Whilst trying out Robyn and Phil’s excellent TSQL Newsfeed, some of the first articles that I saw was Linchi Shea’s fascinating Blog entries about the performance impact of not using owner-qualified stored procedure calls. I had no knowledge of this particular performance hit, which seemed to be coming out at around 15% and 25%. Prefixing with the owner will stop SQL Server from placing a COMPILE lock on the procedure, while it determines if all objects referenced in the code have the same owners as the objects in the current cached procedure plan.
More recently, I read Tony Rogerson’s explanation of the beneficial effect on performance of using parameterisation and stored procedures. It inspired me to do a brief survey of programming practices that could be slowing down code, and of ways of fixing that, or avoiding the problems altogether.
With a bit of exploration I came across a surprisingly good MSDN article on patterns and practices for Improving SQL Server performance. Often, when Books on line tackle issues like this, they seem to descend into fragmented paragraphs and strangulated prose, but this piece was excellent.
A short but very useful summary of performance tips, largely gleamed from sqlserverperformance.com, is provided by Simon Harriyott. On sql-server-perfomance itself, the article on Temporary Tables vs. Table Variables and their effect on SQL Server Performance caught my eye. Here, Dmitry Tsuranoff ran the tests between the two types of table on both SQL Server 2000 and 2005, and found, to his surprise, how poor SQL Server 2005 was with some operations involving large temporary tables.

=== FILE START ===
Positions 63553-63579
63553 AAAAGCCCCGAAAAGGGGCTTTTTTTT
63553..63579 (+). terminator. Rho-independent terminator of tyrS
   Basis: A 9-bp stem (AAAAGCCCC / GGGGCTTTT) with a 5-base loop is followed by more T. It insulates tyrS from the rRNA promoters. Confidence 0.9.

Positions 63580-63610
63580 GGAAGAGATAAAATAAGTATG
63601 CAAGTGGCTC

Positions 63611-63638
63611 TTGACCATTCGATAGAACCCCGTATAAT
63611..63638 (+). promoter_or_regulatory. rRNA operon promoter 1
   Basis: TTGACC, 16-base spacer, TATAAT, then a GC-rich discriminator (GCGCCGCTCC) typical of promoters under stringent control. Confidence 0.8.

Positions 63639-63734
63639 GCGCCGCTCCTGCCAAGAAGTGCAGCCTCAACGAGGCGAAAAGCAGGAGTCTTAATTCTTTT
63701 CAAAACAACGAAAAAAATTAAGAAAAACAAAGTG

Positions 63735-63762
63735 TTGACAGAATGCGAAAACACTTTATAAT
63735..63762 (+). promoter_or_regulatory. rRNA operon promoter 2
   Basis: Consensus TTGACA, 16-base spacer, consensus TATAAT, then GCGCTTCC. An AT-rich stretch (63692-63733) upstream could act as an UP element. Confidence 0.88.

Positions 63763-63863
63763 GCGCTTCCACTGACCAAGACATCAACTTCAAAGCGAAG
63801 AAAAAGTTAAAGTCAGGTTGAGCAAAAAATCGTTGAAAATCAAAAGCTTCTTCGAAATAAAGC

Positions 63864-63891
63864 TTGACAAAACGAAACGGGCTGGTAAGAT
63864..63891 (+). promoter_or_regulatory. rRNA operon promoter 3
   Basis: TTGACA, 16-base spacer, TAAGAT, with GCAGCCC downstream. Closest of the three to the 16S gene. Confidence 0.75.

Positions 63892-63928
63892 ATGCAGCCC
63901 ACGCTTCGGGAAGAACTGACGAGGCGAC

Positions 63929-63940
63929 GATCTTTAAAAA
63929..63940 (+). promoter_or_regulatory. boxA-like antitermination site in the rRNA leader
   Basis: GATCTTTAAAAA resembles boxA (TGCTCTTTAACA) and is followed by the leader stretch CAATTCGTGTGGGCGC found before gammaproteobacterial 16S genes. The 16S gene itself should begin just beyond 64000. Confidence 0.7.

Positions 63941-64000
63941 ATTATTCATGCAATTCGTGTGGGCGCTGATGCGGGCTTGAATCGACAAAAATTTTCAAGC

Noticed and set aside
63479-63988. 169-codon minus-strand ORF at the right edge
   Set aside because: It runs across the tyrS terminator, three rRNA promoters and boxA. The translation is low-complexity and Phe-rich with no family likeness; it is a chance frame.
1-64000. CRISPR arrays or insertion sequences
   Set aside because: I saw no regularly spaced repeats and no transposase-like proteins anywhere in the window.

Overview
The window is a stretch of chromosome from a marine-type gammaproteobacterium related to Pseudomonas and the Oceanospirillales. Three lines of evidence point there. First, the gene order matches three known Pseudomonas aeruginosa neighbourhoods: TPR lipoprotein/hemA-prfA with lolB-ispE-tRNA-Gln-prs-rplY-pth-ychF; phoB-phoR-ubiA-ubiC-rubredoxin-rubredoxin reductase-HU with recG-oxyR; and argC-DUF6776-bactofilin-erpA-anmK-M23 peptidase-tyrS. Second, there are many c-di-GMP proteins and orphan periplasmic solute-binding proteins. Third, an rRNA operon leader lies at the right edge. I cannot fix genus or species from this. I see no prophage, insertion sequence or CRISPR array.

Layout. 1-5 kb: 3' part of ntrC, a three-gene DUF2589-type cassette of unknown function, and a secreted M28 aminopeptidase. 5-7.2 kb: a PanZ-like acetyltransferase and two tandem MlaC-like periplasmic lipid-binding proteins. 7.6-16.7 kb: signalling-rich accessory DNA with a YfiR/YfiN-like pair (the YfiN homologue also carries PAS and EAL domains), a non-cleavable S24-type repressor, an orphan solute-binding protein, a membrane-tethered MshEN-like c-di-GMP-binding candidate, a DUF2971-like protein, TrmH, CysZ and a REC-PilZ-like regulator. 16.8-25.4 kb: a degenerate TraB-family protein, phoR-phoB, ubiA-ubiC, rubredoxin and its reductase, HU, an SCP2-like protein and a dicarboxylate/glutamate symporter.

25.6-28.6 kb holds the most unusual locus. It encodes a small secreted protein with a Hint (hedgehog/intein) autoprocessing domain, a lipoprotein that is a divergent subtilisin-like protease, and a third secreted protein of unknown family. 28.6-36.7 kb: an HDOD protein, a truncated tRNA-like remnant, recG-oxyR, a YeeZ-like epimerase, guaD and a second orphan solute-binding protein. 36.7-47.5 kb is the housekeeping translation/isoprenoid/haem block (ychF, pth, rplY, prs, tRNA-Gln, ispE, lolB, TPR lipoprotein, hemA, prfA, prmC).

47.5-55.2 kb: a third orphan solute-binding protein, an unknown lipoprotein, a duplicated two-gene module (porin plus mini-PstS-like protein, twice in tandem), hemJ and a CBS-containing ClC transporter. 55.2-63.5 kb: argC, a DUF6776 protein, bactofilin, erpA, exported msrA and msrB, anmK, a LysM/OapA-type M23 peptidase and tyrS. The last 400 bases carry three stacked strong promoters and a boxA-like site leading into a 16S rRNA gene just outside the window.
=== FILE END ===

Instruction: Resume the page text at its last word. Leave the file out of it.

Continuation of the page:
Dennis Forbes, in his epic series of articles on SQL Server performance, has an interesting section on using Indexed Computed Columns. It is one of those techniques that is easily forgotten in the heat of “getting the job done”, but it is easy to see where it could be very handy.
Blocking is, of course, a common reason for poor performance. Our own Pop Rivett and the Case of the Rogue SPIDs provides an ingenious means of seeking out those occasional blocks. For some reason, it’s taken me a long time to discover the wonderful stored procedure that is used for monitoring blocking in the article, How to monitor blocking in SQL Server 2005 and in SQL Server 2000. The dbo.sp_blocker_pss80 stored procedure looks like an occasional ‘lifesaver’ that should be part of every DBA’s script library.
As far as books on SQL Server performance go, my favourite has always been Ken England’s recently-updated, Microsoft SQL Server Performance Optimization and Tuning Handbook. Of course, there is also Microsoft Press’ own SQL Server 2000 Performance Tuning Technical Reference by Steve Adrien DeLuca.
I suspect that one could easily be overwhelmed by the complexities of performance optimisation. However, I suspect that Phil Factor is right when he says that developers should always work with the slowest possible development server that one can find, so as to force developers to be conscious of slow code. It can be a novel experience for a developer to have to completely rewrite code several times until it runs efficiently, but it is the way of the world for a seasoned database developer.